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This page is about a neighbourhood in Madrid.

Nights in Malasaña are often crowded

Malasaña is an area of Madrid famous for its trendy alternative scene. Centred around Plaza de Dos de Mayo, it is reminiscent of Camden Town in London, the East Village in New York City, or Bairro Alto in Lisbon, however despite its similarities, Malasaña is a distinct neighbourhood.

Malasaña is to the west of Chueca and to the east of Argüelles. It is surrounded by several metro stations and is a central neighbourhood of Madrid. Well known residents include the Govenor of the Province of Madrid Esperanza Aguirre amongst other politicians and several famous artists. It is common to see well known Spaniards, artists, actors and musicians openly eating and going out during the day and night.

It was the center of the movida movement in late 1970s and 1980s Madrid.

Malasaña is a vibrant neighborhood full of lively bars and clubs overflowing with young people. Its streets are currently being renovated, making it a much more attractive quarter. It's one of the classic areas for partying the night away. The area's center is the Plaza del Dos de Mayo (in commemoration of a popular uprising on May 2, 1808, brutally repressed by the French troops and which started the Spanish Independence War). This plaza hosts a large festival on the same day. Botellons (a meeting of people drinking openly on the street, often before going to bars or discos) are common in this neighbourhood. Large ones were held in Plaza de dos de Mayo before the police stopped the nightly practice after a festival turned awry in 2006. Botellon´s involving up to 200 people happen and the plaza where it occurs changes depending on how the police crack down on them.

The night life is diverse in Malasaña, though the most common themes are non-pretentious style places (alternative, funk, mainstream), mixed places (including many conspicuouse LGBT) which forms an alternative gay scene of its own) and colourful or bohemian cafes. Unique and rather non-conspicuous locations include one or two bars for hard rock and metal, house, nudists, BDSM, gothic, Latin, classic, 80´s, hip-hop and other non mainstream genres. The attitude of the nightlife, as opposed to the neighbours of Chueca or nearby La Latina is relaxed, unpretentious and friendly.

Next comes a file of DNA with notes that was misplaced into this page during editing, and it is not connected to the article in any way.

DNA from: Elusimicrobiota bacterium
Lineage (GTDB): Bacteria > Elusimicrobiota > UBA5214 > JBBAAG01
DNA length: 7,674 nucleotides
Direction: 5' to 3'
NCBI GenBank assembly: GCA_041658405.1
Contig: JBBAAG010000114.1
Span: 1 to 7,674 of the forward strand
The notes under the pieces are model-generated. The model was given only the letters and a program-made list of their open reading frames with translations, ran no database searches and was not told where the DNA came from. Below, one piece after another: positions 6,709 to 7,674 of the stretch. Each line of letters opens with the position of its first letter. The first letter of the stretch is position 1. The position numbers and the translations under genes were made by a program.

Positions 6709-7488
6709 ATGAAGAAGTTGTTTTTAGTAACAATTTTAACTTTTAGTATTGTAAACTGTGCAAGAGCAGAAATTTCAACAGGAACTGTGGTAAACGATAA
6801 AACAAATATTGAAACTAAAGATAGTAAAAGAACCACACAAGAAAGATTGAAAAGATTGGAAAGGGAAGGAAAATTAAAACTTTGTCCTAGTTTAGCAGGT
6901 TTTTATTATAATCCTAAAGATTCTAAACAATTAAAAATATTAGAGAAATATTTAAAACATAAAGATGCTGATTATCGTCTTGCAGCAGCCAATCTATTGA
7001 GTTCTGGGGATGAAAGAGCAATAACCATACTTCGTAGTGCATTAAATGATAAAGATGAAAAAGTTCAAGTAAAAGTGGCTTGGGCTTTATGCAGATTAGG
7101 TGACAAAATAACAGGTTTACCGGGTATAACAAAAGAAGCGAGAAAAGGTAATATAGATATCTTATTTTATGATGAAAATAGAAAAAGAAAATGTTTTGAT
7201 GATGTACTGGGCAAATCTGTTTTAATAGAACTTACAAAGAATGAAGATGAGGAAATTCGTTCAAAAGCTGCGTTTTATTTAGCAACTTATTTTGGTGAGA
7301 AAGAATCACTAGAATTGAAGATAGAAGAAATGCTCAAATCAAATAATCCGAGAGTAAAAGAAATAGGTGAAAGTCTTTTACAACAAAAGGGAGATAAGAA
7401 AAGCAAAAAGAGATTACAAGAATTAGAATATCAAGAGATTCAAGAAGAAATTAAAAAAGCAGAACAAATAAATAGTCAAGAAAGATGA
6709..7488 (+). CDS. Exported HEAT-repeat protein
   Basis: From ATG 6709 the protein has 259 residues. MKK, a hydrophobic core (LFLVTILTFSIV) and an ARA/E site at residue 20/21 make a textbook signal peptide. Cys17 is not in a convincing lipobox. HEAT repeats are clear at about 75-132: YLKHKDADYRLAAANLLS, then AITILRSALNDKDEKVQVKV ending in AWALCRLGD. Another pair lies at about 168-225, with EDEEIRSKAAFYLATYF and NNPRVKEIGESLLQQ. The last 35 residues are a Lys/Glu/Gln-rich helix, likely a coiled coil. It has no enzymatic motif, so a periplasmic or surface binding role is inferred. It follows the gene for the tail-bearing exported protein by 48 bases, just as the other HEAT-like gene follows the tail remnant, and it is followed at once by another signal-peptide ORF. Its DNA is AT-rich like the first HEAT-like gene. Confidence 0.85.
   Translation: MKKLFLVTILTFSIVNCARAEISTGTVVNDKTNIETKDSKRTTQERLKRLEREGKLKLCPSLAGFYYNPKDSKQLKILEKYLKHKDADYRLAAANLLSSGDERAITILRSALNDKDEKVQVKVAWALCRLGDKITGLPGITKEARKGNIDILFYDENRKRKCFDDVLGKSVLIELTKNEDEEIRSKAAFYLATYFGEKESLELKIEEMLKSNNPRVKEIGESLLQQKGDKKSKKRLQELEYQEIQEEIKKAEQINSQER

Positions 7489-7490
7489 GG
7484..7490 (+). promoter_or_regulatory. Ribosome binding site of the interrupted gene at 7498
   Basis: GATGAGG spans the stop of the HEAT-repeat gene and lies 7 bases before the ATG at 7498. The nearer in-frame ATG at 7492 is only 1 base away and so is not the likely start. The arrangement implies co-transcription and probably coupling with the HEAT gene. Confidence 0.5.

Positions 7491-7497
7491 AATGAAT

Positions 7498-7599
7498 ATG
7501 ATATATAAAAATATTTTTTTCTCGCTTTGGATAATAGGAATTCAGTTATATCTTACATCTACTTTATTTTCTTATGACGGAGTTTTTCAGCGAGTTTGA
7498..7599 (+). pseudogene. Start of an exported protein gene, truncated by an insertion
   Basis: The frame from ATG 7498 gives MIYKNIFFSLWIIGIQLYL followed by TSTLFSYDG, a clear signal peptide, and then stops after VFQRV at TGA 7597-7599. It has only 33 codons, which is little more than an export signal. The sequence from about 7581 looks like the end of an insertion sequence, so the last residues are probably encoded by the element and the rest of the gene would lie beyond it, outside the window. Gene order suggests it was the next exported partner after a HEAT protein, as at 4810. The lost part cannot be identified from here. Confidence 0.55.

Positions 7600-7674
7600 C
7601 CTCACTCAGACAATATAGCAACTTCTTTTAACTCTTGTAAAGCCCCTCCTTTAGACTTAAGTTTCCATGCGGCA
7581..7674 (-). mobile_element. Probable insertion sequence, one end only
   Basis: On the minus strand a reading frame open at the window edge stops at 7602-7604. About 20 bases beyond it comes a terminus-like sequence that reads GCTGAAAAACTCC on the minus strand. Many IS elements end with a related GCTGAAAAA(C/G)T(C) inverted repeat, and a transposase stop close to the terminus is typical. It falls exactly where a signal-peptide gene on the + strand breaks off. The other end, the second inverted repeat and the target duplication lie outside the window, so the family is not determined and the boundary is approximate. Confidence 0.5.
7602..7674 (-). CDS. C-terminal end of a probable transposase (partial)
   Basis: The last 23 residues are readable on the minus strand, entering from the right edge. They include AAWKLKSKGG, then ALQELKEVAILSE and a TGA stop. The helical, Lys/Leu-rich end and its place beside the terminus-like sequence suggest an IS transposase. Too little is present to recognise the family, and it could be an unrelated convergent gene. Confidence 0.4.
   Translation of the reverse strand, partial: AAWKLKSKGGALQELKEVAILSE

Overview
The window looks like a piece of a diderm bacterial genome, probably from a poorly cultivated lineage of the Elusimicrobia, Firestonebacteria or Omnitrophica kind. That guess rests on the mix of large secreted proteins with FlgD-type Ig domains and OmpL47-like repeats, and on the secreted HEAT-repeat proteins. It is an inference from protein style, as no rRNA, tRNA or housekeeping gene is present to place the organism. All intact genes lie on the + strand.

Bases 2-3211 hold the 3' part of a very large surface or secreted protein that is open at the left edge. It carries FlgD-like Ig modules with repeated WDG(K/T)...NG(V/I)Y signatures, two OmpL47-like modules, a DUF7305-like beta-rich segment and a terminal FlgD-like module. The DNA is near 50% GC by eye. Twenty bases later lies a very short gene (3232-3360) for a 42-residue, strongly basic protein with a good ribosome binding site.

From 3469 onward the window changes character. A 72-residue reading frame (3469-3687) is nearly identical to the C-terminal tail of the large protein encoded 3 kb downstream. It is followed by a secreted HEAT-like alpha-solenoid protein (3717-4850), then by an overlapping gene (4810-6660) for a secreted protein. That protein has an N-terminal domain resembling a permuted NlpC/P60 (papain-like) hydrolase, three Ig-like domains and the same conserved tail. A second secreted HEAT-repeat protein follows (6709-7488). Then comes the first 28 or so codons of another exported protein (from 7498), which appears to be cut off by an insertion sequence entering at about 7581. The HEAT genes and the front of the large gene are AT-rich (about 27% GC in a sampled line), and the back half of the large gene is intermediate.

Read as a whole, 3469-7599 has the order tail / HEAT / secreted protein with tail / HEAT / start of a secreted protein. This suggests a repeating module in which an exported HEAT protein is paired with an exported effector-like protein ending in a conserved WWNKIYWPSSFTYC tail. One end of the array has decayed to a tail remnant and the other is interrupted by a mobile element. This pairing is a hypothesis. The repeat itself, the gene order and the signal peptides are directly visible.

Commercially, Malasaña has many fashion boutiques as well as shops for design and niche market products. They are often cutting edge shops or feature progressive designers and products. They are often economical and rarely mainstream. There are many second hand vintage shops, used book stores and unique gift shops. Calle Espiritu Santo alone represents the melange of Malasaña by having on one full block alone, a retro shop, butchers with uncommon meats, a fancy pastry shop, two vintage shops, a small florist, vegetable shop, 5 bars, 3 bohemian cafes, a retro food shop, 2 ethnic restaurants, 2 mid range restaurants and a couple more traditional bars along with 2 hiphop clothing shops.

The arquitecture in Malasaña is rather uniform with most buildings ranging from 4 to 6 levels, 3 to 5 windows wide, each building painted a uniform colour, almost all windows with french balconies and rare ornamentation. Rents are high for small space and some buildings are very exclusive.

Malasaña is known throughout Spain by cultural references and as a place for people with alternative tastes, fashion and scene. It is mentioned in a song by Manu Chao and scenes by films by Almadovar.

Parts of the neighbourhood closer to Gran Via are frequented by the solo aspect of night life including sex clubs, sex shops and street activity. Surprisingly drugs are rarely sold openly on the street. It is common for foreign women and men to sell illegally cold beer openly all over the neighbourhood.

Although popularly known as barrio Malasaña, it is known by residents as Maravillas (Wonders), although its official name is Universidad (University). Malasaña is named after a 15-year old girl Manuela Malasaña who once lived on San Andrés street. She was executed by the French following the uprising in 1808. Today there is a street named in her honour very close to the roundabout Glorieta de Bilbao.

One of the most famous night life venues in the area is La Vía Láctea (The Milky Way). Other classic clubs are Penta, Nueva Visión and La Vaca Austera, El Barco. Templo de Susu is a high end retro clothing shop. Very bohemian cafes include La Paca, La Ida and Lolina. An American book shop and bar sits near the Noviciado metro station.

It is unclear if Malasaña will maintain its alternative and hip atmosphere or if it will become more commercial and upmarket.

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